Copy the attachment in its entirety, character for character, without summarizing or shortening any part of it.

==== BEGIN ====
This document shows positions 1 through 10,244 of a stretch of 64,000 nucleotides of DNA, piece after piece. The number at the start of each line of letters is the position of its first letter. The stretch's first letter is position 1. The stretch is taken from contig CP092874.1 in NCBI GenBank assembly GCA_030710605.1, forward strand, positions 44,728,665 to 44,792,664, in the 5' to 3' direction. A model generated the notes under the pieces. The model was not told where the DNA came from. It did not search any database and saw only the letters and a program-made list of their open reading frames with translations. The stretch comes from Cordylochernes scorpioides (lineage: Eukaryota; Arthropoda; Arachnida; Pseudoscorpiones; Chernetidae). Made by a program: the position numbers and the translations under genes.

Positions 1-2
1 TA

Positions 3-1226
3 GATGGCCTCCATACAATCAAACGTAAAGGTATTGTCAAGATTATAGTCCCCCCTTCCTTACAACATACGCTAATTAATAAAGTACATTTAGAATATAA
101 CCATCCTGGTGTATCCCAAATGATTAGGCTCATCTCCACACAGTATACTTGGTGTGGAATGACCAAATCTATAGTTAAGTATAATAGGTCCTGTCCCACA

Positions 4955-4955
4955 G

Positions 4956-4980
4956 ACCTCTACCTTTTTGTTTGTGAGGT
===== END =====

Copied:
This document shows positions 1 through 10,244 of a stretch of 64,000 nucleotides of DNA, piece after piece. The number at the start of each line of letters is the position of its first letter. The stretch's first letter is position 1. The stretch is taken from contig CP092874.1 in NCBI GenBank assembly GCA_030710605.1, forward strand, positions 44,728,665 to 44,792,664, in the 5' to 3' direction. A model generated the notes under the pieces. The model was not told where the DNA came from. It did not search any database and saw only the letters and a program-made list of their open reading frames with translations. The stretch comes from Cordylochernes scorpioides (lineage: Eukaryota; Arthropoda; Arachnida; Pseudoscorpiones; Chernetidae). Made by a program: the position numbers and the translations under genes.

Positions 1-2
1 TA

Positions 3-1226
3 GATGGCCTCCATACAATCAAACGTAAAGGTATTGTCAAGATTATAGTCCCCCCTTCCTTACAACATACGCTAATTAATAAAGTACATTTAGAATATAA
101 CCATCCTGGTGTATCCCAAATGATTAGGCTCATCTCCACACAGTATACTTGGTGTGGAATGACCAAATCTATAGTTAAGTATAATAGGTCCTGTCCCACA

Positions 4955-4955
4955 G

Positions 4956-4980
4956 ACCTCTACCTTTTTGTTTGTGAGGT